(B Hickson)

Leo Geoghegan, left, Lotus 32 Ford, Greg Cusack Brabham BT6 Ford and Bib Stillwell, Brabham BT14 Ford with Bob Jane in the white Elfin Mono a couple of rows back, await the start of the ANF 1.5 race at Warwick Farm 16 May 1965…

This contest was an absolute cracker with Cusack ‘driving the race of his life’ according to Ray Bell. GC set the class record at 1:35.2 whilst ‘tigering’ after an early spin at ‘Creek- he dived way too deep in a late braking manoeuvre on Bib. Stillwell won from Geoghegan and Cusack. Then came Glynn Scott, Lotus 27, the similarly mounted Les Howard and A Felton in a Brabham.

Australian National Formula 1 was the ‘Tasman 2.5 litre’ Formula from 1964 to 1970 inclusive. The next level of single-seater racing was, variously, during this period, ANF 1.5 and ANF 2, putting the rule changes in F2 itself back then to one side.

ANF 1.5 existed between 1964-1968 inclusive, and, effectively as a twin-cam, two-valve formula ‘mandated’ the use of the Lotus-Ford ‘twin-cam’ Harry Mundy designed engine in 1.5 litre capacity, at least for those seeking victory. The engine was of course originally built to power Colin Chapman’s Lotus Elan, albeit it’s race potential was immediately obvious and exploited.

Arnold Glass’ Lotus 27 Cosworth Ford twin-cam in the Longford paddock 1964. Ain’t she sweet- in concept and execution very much a ‘mini’ F1 Lotus 25- daddy of the modern monocoque which first raced at Zandvoort in 1962 (R Lambert)

Mind you, the simple statement above does not do justice to the Cosworth modified four cylinder pushrod Ford engines which were dominant in Formula Junior, and were at 1.5 litres the engine to have in the early sixties before the ANF1.5 class was created in Australia.

The motors (not necessarily modified by Cosworth) were fitted to many small bore single-seaters at the dawn of the sixties and could still give a reasonable account of themselves after the twin-cam era arrived, but usually were no longer winners.

Perhaps the first twin-cams to race in Australia were Arnold Glass and Frank Gardner (Alec Mildren Racing Brabham BT6) at the 1964 Australian Grand Prix at Sandown- Arnold’s Lotus was fifth in the race won by Jack Brabham’s Coventry Climax FPF engined Brabham BT7A. Cusack entered a Brabham BT6 similarly engined at Longford and so the bar was shifted in that class as the ‘rush’ to fit the latest and greatest got underway.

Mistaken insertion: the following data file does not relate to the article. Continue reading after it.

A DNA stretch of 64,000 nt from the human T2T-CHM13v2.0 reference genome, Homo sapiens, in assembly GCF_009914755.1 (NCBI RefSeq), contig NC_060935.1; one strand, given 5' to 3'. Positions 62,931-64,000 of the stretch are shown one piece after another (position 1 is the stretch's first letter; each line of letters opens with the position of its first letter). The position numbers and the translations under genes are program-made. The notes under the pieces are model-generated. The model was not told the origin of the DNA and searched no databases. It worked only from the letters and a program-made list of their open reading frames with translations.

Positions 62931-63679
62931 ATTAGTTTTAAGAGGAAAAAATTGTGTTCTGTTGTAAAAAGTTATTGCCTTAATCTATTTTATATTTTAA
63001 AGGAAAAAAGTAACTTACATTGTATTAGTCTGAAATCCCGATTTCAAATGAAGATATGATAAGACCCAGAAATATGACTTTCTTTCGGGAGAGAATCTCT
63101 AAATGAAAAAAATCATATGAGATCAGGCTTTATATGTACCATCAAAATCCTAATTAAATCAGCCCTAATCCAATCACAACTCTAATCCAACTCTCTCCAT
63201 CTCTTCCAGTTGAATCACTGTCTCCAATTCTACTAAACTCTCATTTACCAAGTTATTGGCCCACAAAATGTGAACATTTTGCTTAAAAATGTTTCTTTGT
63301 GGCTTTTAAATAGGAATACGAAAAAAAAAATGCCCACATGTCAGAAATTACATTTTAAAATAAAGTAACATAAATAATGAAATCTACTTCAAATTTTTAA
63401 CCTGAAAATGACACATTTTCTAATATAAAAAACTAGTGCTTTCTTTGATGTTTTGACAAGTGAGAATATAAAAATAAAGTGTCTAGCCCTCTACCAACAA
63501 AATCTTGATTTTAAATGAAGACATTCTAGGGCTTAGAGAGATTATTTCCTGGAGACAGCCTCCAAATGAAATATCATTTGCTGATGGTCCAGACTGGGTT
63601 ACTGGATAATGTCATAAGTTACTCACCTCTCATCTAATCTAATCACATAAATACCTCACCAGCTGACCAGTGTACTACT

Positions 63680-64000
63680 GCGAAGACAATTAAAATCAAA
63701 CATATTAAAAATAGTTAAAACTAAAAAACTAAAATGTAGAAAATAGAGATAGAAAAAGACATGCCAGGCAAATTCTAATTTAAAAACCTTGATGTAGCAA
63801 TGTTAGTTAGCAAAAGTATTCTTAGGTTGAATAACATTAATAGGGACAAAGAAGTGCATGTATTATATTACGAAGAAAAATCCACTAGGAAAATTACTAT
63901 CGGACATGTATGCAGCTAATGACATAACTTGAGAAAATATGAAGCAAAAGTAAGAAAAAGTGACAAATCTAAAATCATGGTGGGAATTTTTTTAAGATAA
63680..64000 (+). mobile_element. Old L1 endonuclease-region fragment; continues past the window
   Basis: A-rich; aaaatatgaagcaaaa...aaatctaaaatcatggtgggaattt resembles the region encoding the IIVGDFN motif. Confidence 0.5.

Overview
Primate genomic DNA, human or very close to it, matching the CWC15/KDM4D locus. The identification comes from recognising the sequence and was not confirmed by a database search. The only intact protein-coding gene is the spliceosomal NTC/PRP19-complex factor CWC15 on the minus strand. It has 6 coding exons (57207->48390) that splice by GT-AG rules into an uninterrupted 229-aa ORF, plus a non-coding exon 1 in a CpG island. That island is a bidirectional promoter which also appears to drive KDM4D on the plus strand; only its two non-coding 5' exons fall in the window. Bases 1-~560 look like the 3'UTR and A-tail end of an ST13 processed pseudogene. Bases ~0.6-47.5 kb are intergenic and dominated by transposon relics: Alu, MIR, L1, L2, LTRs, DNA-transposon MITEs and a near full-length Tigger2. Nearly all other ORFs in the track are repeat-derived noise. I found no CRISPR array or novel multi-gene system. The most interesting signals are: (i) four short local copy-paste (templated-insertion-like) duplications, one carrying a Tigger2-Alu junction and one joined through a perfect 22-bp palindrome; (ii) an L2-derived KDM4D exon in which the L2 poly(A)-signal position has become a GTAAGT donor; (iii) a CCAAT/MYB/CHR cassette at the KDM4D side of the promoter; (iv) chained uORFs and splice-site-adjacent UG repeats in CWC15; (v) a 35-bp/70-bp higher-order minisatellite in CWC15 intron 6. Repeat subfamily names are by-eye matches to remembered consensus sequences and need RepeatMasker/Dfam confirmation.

Lotus-Ford twin-cam. Surely one of the great, enduring race engines despite its road car parentage (Vic Berris)

The problem for the Tasman 2.5’s was the speed of a well driven ‘one and a half’! There were many occasions on which the 1.5’s showed very well in Gold Star competition including winning in the right circumstances.

Some examples of Gold Star top-two performances were Cusack’s second at Lakeside in 1964, Brabham BT6, Leo Geoghegan first in the Hordern Trophy at Warwick Farm in December 1964, second at Lakeside and at the Hordern Trophy, Warwick Farm in 1965 aboard his Lotus 32 Ford. John Harvey was first at Mallala in 1966 driving the ex-Stillwell Brabham BT14. Max Stewart was second at Bathurst during Easter 1968 in his Rennmax BN2 Ford. Garrie Cooper was second at Sandown in an Elfin 600 Ford with John Ampt, Clive Millis and Maurie Quincey all in Elfin 1.5’s in third, fourth and fifth places!

Fast and reliable is the observation about these machines.

16 May 1965- the initial photograph race’s dummy grid- #7 is the Cusack Brabham, the bit of white beyond Geoghegan’s Lotus. #17 Les Howard Lotus 27, #9 A Felton Brabham and the blue car with the white on the nose is Glynn Scott’s Lotus 27 (B Hickson)

Great drivers won the ANF 1.5 title too- in 1964 it fell to Greg Cusack’s Brabham BT6 Ford, in 1965 Bib Stillwell won in a Brabham BT14 Ford with John Harvey victorious in the same car the following year. In 1967 it was Max Stewart’s Rennmax BN1 Ford which took the honours, whilst Max and Garrie Cooper won jointly in 1968. Max raced a Rennmax BN2 Ford and Garrie Cooper an Elfin 600B Ford.

Max Stewart gets some attention during the Symmons Plains Gold Star weekend in 1967, Rennmax BN1 Ford (oldracephotos.com.au/Harrisson)

With the exception of Stillwell, who was already an established ace- a multiple Gold Star winner when he won the title, the drivers were all ‘up and comers’- the ANF 1.5 Championship was an important part of a  journey onto greater things.

In 1964 and 1965 the championship was decided over one race at Warwick Farm and Bathurst respectively and from 1966-1968 by a series of events.

Leo Geoghegan’s Lotus 32 Ford in the Warwick Farm paddock in May 1965 (B Hickson)

ANF 1.5 Championship, Warwick Farm, 6 September 1964…

Leo Geoghegan was the form driver in a top car, most would have their money on the Sydney Lotus 27 Ford pilot to win the race in his home backyard but a practice accident meant he was a non-starter come Sunday.

John Ellacott’s photo below shows Leo’s machine less a corner or two- ‘Racing Car News’ reported ‘a sudden inexplicable brake lock-up at the end of Hume Straight’ as the cause.